We sit around a large table and tell the story of the Exodus from Egypt and our path to freedom. There are prayers and songs and finally food. Every single Jewish family around the world is going to be doing this in eight days. My specialty, as you all know, is the haroses – a delicious condiment of apples and dried fruit meant to symbolize the bricks and the labor that was used while our people were slaves. It happens to be the star attraction on Grandma Ada’s Seder plate.

I remember my first Seder with the Baby Bride, 1980, like it was yesterday. Driving from the Berkshires back to NJ. All the relatives cooing over her, holding her, giving her presents. A great tradition was being passed down and I knew it was important to pay attention. Bob would one day lead the Seder, recline at the head of the table, and ask questions just to keep us on our toes. Last year the same rituals were repeated, only the Love Bug stole the show.

But this year we’ll be missing our north star. Judith married Ada’s nephew after a long and hard divorce. She brought him back to us, a happier healthy man. She was a counselor, whose smile could light up a room. A devout Jew, her parents had survived the Holocaust with numbers on their arms to prove it. It was the first time I had ever seen that horrific symbol, alive on a real person, not in a history book. And yet, somehow, they raised an angel of light.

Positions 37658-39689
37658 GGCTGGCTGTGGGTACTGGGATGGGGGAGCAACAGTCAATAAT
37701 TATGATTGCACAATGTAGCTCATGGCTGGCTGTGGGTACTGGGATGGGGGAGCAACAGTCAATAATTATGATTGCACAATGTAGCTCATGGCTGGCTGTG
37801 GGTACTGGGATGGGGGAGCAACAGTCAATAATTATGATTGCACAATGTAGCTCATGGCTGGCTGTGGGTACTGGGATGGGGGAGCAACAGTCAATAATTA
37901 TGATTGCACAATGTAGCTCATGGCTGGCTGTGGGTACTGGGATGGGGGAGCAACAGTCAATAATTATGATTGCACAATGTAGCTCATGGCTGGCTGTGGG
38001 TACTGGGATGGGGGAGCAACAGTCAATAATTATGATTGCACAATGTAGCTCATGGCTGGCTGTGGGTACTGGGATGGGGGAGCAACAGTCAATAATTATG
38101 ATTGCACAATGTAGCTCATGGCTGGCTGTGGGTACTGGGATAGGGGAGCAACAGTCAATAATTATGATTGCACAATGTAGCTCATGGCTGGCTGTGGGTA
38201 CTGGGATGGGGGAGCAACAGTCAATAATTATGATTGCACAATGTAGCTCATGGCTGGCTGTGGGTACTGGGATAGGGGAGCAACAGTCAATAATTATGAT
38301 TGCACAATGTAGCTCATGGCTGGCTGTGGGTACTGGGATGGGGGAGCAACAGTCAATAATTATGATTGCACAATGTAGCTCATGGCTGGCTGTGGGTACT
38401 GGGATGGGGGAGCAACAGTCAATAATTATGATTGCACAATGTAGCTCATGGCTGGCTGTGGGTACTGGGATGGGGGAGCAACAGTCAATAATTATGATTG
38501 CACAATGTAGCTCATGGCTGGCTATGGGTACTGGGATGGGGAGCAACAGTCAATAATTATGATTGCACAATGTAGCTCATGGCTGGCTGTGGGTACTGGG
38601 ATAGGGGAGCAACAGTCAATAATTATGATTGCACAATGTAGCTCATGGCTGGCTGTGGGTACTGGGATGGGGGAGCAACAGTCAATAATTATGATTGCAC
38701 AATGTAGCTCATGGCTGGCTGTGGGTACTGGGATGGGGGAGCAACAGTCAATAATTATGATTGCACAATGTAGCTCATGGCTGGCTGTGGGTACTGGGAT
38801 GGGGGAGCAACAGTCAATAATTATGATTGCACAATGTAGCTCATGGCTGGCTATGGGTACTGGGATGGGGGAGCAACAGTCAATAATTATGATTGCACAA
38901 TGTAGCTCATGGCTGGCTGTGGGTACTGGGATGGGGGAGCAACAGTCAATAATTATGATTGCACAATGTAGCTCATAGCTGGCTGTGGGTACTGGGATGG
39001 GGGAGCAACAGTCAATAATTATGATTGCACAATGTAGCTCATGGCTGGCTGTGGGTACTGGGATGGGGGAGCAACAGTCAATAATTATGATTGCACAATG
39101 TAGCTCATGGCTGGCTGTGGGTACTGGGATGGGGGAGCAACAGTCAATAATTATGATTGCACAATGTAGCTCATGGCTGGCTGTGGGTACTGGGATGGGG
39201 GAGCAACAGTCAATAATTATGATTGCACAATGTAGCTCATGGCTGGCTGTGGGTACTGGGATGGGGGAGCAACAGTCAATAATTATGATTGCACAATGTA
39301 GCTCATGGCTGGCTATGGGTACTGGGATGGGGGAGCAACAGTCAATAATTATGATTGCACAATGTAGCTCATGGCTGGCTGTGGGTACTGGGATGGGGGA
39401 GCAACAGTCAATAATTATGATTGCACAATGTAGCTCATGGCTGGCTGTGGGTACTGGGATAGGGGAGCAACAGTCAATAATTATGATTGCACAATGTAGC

Judith, the woman who brought a profound sense of meaning to our gathering every year, died yesterday. Her Hebrew kept Bob on track during the Seder, she would be the one to lead us through long passages, to sing without having to look at the words. Her Judaism was a living breathing tribute to her parents. Her loving spirit a balm to her husband and her son, her stepdaughters and her grandchildren. And I can’t tell you how many times she took me aside at the Seder to reassure me on my road through this long and winding family dynamic – to tell me that everything will be alright. These are just rough passages, we’ll plow through.

She battled cancer with the ferocity of her Biblical namesake. She was too young, too kind, it was too soon. And this Seder, along with all the rest to come when the Love Bug brings her baby to meet the  family, Judith will always be remembered.